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North Korean leader Kim Jong-il likes to collect trains
While some people enjoy collecting model trains and building tiny stations along scaled down tracks, North Korean leader Kim Jong-il appears to have taken this passion to a new level. According to a report in South Korea’s largest daily newspaper, the Chosun Ilbo, Kim has six private trains and 20 stations around the country built just for him.
Kim’s train is armored and also contains conference rooms, an audience chamber and bedrooms. Satellite phone connections and flat screen TVs have been installed so that the North Korean leader can be briefed and issue orders, the paper said quoting intelligence sources.
Security obsessed Kim has 90 carriages in his collection and uses three trains when he travels, according to the paper. The advance train carries security personnel who check the tracks and look for bombs along the way. The train in the middle carries Kim and his entourage, while the trailing train is also for security.
Lee Yong-guk, who served in the closest circle of bodyguards for Kim in the 1980s before defecting to the South, told Reuters that North Korean security had mastered the art of camouflage to such a level that a train going north may in fact mean a ship carrying Kim is heading south.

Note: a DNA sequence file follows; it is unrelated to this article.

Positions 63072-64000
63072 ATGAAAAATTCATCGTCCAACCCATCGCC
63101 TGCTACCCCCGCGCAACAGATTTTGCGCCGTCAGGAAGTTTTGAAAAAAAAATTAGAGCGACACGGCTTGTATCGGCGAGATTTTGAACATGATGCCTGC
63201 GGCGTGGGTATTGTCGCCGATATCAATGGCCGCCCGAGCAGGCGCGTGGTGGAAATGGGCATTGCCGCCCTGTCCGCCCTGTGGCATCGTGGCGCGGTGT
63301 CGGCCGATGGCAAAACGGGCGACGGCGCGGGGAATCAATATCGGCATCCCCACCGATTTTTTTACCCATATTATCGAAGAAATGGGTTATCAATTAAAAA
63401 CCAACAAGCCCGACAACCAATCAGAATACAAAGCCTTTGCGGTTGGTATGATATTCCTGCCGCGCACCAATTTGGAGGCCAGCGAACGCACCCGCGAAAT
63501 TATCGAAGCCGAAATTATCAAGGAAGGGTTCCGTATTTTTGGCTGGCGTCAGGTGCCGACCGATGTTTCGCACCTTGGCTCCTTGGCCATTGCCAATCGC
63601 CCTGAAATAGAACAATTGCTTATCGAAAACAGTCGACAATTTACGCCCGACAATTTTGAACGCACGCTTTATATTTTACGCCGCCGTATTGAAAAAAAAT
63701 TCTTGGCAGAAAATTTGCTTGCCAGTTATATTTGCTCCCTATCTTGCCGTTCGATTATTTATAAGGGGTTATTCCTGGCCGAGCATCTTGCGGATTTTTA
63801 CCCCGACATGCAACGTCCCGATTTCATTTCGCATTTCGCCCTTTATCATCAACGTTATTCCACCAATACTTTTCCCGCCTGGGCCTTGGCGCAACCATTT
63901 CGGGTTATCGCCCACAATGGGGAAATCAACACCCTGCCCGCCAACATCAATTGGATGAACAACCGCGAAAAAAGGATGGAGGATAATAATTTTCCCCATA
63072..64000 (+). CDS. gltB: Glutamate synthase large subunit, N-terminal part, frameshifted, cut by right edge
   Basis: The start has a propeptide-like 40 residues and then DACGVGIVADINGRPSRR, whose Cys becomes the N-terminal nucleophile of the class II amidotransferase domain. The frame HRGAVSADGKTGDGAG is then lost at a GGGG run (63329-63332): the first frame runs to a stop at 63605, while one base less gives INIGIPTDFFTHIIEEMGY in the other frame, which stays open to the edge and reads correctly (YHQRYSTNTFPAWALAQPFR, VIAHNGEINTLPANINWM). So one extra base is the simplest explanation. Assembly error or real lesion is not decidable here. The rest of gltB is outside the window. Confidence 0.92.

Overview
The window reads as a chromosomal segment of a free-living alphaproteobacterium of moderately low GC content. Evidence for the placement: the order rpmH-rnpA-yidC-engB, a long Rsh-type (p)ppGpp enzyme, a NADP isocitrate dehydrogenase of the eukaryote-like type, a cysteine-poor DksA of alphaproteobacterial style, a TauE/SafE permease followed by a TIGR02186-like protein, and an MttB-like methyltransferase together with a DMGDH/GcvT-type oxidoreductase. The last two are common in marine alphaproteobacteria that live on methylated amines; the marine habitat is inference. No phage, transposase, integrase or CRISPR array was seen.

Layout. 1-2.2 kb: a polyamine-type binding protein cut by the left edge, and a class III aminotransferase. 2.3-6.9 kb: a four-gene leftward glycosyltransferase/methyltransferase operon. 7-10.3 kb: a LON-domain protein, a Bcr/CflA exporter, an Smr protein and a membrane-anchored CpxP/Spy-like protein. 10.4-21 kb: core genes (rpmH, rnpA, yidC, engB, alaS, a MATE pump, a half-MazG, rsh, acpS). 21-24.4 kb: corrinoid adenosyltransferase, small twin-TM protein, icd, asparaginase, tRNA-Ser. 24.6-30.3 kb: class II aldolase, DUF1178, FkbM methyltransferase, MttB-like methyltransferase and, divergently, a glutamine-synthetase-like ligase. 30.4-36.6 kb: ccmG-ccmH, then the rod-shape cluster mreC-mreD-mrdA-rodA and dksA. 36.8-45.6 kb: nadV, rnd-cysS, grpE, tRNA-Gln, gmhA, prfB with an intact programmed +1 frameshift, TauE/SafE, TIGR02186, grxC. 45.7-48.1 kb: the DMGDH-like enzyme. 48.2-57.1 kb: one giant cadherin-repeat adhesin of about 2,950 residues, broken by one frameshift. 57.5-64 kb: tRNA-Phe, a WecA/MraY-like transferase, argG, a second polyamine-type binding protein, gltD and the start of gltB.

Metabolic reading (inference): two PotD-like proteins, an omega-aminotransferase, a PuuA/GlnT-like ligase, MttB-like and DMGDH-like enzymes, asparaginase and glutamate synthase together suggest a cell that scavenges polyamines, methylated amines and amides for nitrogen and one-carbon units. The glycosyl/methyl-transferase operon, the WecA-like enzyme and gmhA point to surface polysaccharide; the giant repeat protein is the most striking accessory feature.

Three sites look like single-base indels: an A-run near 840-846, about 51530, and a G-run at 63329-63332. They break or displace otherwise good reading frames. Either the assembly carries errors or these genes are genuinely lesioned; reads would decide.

Kim also travels the rails with a few young women who share food, drinks and perhaps a few other things with the man known at home as the “Dear Leader”, Lee said.
The reclusive Kim is thought to be afraid of flying and typically uses his private rail cars for his few trips abroad. He also likes to ride the rails for his internal inspection visits to military bases, factories and farms called “field guidance” by the North’s state media.
U.S. and South Korean aerial reconnaissance of North Korea have been keeping track of Kim’s trains for years, causing him to send out decoys.
There was speculation that Kim may have been the target of an assassination attempt in 2004 when there was a massive explosion in the area where his train was thought to have been travelling.
Kim could soon be taking one of his rare trips aboard. His state media reported in late October that Chinese President Hu Jintao had invited Kim for a visit. If Kim does take the journey to China, which would be his first since a trip there in January 2006, the North will probably be true to its form and not announce the visit until it is over and Kim is safely back in Pyongyang.
(PHOTO: North Korean leader Kim Jong-il visits the newly built Kumjinggang Guchang Juvenile power plant in North Korea during one of his field guidance visits in an undated photo provided by the North’s KCNA news agency on Nov. 8, 2009)